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Parsi Chess DLP Game   

Period Modern

Region Southern Asia

Category Board, War, Replacement, Checkmate, Chaturanga


Parsi Chess is the name given by Murray to the style of Chess played in southern India in the nineteenth century. It has particular rules regarding pawn movement and promotion, as well as end of game situations.


8x8 board, marked as in Chaturanga. Pieces move according to specialized moves, as follows: Pawns (x8): can move one space forward, or one space diagonally to capture. The pawns in front of the Raja, Vizier, or Chariot may move two spaces on their first move, but only if the piece which began on the space behind them remains on that spot. Chariot (or Boat): any number of spaces orthogonally; Elephant (x2): can move any number of spaces diagonally; Horse (2): moves in any direction, one space orthogonally with one space forward diagonally; Vizier (x1): can move any number of spaces orthogonally or diagonally; Raja (x1): can move one space orthogonally or diagonally, but can also move like the horse once in the game, if it has not yet been checked. It cannot take a piece with this move. The pieces are arranged as in Chess, except the Vizier is place to the left of the Raja on both sides. Players capture pieces by moving onto a space occupied by an opponent's piece. When a Pawn reaches the opposite edge of the board from where it started, it may be promoted to the more powerful piece that begins the game in that position, but only if one of these belonging to the player has already been captured. If this has not happened, the pawn cannot move to the final row. When promoted to a Horse, the piece may immediately make a Horse's move. When a player can capture the opponent's Raja on the next turn, the Raja is in Check, the opponent's next move must free the Raja from Check. If the opponent cannot, it is Checkmate and the player wins. If a player captures all of the opponent's pieces aside from the Raja, it is a draw, or Boorj. When both players are left with only a Raja, it is a draw. Players are not allowed to stalemate the opponent. Perpetual check is not allowed, a player must make another move if such a state is entered.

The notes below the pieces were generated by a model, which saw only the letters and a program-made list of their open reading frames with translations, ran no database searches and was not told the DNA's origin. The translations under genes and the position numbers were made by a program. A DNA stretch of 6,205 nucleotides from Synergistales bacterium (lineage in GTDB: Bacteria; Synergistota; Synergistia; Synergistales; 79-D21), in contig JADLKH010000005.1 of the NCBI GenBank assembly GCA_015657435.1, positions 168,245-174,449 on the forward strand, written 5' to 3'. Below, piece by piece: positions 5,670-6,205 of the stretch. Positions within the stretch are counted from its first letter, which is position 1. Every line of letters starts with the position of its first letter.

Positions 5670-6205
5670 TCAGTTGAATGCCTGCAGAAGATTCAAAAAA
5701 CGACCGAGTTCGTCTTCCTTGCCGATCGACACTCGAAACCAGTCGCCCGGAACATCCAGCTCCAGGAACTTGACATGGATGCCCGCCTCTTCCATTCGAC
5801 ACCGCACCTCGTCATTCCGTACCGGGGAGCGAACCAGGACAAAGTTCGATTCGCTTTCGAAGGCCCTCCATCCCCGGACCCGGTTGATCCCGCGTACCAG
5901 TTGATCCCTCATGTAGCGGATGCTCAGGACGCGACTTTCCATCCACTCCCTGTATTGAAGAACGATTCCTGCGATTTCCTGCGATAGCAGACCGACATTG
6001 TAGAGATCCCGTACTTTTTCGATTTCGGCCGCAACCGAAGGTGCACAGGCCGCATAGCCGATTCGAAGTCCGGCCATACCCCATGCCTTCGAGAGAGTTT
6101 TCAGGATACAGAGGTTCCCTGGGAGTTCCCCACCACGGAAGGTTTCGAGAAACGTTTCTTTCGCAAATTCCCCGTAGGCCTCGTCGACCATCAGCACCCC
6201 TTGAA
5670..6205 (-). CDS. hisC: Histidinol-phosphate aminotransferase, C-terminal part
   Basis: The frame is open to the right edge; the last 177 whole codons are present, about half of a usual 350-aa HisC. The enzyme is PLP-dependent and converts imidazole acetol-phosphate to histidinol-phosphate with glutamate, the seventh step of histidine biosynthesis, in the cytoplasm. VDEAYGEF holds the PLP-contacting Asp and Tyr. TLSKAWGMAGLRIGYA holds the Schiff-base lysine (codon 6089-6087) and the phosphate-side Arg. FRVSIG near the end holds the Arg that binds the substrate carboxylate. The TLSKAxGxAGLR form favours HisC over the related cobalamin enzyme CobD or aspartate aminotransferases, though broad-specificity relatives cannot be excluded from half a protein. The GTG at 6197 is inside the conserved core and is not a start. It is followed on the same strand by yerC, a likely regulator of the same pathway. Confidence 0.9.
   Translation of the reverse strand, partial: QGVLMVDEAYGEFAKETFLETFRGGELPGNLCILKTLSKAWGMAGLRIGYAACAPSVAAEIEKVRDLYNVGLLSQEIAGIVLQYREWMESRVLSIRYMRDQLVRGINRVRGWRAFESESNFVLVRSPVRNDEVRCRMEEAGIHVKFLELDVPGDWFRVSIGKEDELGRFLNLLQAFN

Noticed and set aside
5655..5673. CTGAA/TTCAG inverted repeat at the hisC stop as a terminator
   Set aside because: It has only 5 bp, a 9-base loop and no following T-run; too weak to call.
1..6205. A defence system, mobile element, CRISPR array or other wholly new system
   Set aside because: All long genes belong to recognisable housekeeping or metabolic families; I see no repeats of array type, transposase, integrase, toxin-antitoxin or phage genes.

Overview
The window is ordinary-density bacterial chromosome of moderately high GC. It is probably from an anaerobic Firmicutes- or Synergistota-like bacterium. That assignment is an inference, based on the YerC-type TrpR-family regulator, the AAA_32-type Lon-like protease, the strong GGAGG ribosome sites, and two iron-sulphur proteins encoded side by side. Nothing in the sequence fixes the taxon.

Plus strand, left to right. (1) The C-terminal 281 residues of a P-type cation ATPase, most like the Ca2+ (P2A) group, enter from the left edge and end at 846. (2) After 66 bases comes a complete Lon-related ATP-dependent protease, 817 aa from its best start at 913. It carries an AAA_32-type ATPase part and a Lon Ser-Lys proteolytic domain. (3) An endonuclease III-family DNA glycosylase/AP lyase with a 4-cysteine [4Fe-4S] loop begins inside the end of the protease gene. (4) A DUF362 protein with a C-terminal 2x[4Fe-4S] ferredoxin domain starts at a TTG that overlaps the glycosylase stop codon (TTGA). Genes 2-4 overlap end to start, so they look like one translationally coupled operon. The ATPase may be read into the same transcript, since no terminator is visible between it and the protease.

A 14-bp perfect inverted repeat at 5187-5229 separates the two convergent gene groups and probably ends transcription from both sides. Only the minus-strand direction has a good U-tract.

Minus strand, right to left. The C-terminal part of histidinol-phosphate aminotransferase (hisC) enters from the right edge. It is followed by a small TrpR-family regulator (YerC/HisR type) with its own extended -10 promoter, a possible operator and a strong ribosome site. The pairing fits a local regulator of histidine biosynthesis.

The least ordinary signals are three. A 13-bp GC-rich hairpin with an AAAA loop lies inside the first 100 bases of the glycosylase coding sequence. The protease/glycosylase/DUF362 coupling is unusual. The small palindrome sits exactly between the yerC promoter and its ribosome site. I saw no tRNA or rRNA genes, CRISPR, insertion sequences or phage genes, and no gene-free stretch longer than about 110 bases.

Shastree 1814: vii-x.


South Asia

Ludeme Description

Parsi Chess.lud


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Murray 1913: 82-86

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Murray, H. J. R. 1913. A History of Chess. London: Oxford University Press.

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